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Open Access Research article

Detection of the dominant direction of information flow and feedback links in densely interconnected regulatory networks

Iaroslav Ispolatov12* and Sergei Maslov3

Author Affiliations

1 Ariadne Inc., 9430 Key West Ave. Suite 113 Rockville, MD 20850, USA

2 Departamento de Fisica, Universidad de Santiago de Chile, Casilla 302, Correo 2, Santiago, Chile

3 Department of Condensed Matter Physics and Materials Science, Brookhaven National Laboratory, Upton, New York 11973, USA

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BMC Bioinformatics 2008, 9:424  doi:10.1186/1471-2105-9-424

Published: 8 October 2008



Finding the dominant direction of flow of information in densely interconnected regulatory or signaling networks is required in many applications in computational biology and neuroscience. This is achieved by first identifying and removing links which close up feedback loops in the original network and hierarchically arranging nodes in the remaining network. In mathematical language this corresponds to a problem of making a graph acyclic by removing as few links as possible and thus altering the original graph in the least possible way. The exact solution of this problem requires enumeration of all cycles and combinations of removed links, which, as an NP-hard problem, is computationally prohibitive even for modest-size networks.


We introduce and compare two approximate numerical algorithms for solving this problem: the probabilistic one based on a simulated annealing of the hierarchical layout of the network which minimizes the number of "backward" links going from lower to higher hierarchical levels, and the deterministic, "greedy" algorithm that sequentially cuts the links that participate in the largest number of feedback cycles. We find that the annealing algorithm outperforms the deterministic one in terms of speed, memory requirement, and the actual number of removed links. To further improve a visual perception of the layout produced by the annealing algorithm, we perform an additional minimization of the length of hierarchical links while keeping the number of anti-hierarchical links at their minimum. The annealing algorithm is then tested on several examples of regulatory and signaling networks/pathways operating in human cells.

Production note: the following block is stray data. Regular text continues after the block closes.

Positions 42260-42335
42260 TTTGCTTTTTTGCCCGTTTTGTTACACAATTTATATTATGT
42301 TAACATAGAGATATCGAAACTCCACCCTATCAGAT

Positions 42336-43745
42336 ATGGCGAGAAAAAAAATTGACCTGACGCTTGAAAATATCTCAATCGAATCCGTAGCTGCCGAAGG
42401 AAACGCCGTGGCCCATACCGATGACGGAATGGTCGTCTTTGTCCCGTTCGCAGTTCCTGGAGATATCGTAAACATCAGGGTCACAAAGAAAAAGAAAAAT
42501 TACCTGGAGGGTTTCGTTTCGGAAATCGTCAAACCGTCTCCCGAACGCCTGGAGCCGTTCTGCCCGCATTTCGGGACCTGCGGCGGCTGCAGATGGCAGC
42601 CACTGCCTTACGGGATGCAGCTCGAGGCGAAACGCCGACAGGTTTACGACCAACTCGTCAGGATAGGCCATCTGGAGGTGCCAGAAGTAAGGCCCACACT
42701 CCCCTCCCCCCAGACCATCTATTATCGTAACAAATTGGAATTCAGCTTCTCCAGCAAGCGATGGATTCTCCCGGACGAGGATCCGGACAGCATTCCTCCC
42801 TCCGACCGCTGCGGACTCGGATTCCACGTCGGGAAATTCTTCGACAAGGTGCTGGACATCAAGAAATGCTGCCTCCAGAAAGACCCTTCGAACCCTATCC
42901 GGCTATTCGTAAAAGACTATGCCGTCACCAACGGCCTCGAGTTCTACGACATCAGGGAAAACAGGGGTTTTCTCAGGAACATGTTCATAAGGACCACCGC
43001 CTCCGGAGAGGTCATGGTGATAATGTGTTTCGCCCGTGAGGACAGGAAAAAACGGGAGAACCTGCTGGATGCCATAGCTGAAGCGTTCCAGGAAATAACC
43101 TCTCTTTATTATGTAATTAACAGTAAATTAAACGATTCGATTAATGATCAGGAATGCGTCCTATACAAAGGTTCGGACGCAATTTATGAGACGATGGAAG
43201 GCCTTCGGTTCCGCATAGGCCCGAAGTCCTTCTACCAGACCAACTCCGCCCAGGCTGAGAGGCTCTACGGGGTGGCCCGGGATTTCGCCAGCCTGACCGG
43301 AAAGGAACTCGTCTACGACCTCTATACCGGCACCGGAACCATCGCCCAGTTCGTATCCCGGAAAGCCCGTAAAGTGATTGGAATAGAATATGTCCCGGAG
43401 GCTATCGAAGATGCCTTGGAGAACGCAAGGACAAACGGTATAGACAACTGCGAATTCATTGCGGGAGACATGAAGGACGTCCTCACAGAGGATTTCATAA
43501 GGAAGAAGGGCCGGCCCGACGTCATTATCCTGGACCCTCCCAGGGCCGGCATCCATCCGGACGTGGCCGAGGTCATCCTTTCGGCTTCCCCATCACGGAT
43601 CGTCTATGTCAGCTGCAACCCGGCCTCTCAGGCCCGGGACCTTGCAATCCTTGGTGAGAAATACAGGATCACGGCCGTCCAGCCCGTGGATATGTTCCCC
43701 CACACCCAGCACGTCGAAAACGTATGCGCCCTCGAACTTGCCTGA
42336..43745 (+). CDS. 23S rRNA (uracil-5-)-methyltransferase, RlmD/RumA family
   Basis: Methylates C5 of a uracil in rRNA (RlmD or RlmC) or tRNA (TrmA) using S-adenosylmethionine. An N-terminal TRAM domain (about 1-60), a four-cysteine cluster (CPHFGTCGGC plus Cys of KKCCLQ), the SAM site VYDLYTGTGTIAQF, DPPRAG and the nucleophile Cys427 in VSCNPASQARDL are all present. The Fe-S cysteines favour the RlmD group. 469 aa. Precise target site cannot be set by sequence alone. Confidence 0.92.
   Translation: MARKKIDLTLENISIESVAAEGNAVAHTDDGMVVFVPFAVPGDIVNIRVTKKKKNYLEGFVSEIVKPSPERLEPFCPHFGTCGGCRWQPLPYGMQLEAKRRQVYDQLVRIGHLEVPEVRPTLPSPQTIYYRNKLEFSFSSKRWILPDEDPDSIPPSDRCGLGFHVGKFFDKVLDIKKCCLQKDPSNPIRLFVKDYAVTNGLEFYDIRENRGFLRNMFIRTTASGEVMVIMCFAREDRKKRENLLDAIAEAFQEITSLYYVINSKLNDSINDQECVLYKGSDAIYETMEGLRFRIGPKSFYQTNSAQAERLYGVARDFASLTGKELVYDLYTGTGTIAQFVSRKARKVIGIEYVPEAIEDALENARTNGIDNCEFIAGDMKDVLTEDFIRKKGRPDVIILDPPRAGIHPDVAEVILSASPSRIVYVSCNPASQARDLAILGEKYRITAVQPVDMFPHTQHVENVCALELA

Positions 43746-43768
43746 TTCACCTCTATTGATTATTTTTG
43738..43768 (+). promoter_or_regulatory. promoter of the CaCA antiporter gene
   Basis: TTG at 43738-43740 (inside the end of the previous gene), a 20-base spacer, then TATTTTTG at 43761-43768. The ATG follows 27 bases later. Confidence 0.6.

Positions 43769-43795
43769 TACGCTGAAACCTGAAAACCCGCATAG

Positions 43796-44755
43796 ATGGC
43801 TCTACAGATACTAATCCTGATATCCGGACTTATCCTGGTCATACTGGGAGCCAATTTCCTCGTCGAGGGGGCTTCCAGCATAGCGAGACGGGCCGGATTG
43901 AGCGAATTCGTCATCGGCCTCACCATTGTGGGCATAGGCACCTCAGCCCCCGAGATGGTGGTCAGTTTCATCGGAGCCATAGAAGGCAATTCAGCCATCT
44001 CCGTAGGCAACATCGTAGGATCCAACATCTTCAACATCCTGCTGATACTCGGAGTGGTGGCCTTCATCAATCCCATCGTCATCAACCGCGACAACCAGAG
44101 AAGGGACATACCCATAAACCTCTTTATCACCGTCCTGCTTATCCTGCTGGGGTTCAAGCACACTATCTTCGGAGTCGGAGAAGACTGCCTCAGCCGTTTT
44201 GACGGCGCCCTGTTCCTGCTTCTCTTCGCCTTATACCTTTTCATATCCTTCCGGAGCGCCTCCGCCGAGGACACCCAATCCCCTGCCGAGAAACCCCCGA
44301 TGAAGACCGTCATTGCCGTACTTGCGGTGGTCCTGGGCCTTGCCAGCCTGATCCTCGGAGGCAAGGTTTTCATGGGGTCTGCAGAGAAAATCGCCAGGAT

The proposed annealing algorithm is powerful enough to performs often optimal layouts of protein networks in whole organisms, consisting of around ~104 nodes and ~105 links, while the applicability of the greedy algorithm is limited to individual pathways with ~100 vertices. The considered examples indicate that the annealing algorithm produce biologically meaningful layouts: The function of the most of the anti-hierarchical links is indeed to send a feedback signal to the upstream pathway elements. Source codes of F90 and Matlab implementation of the two algorithms are available at webcite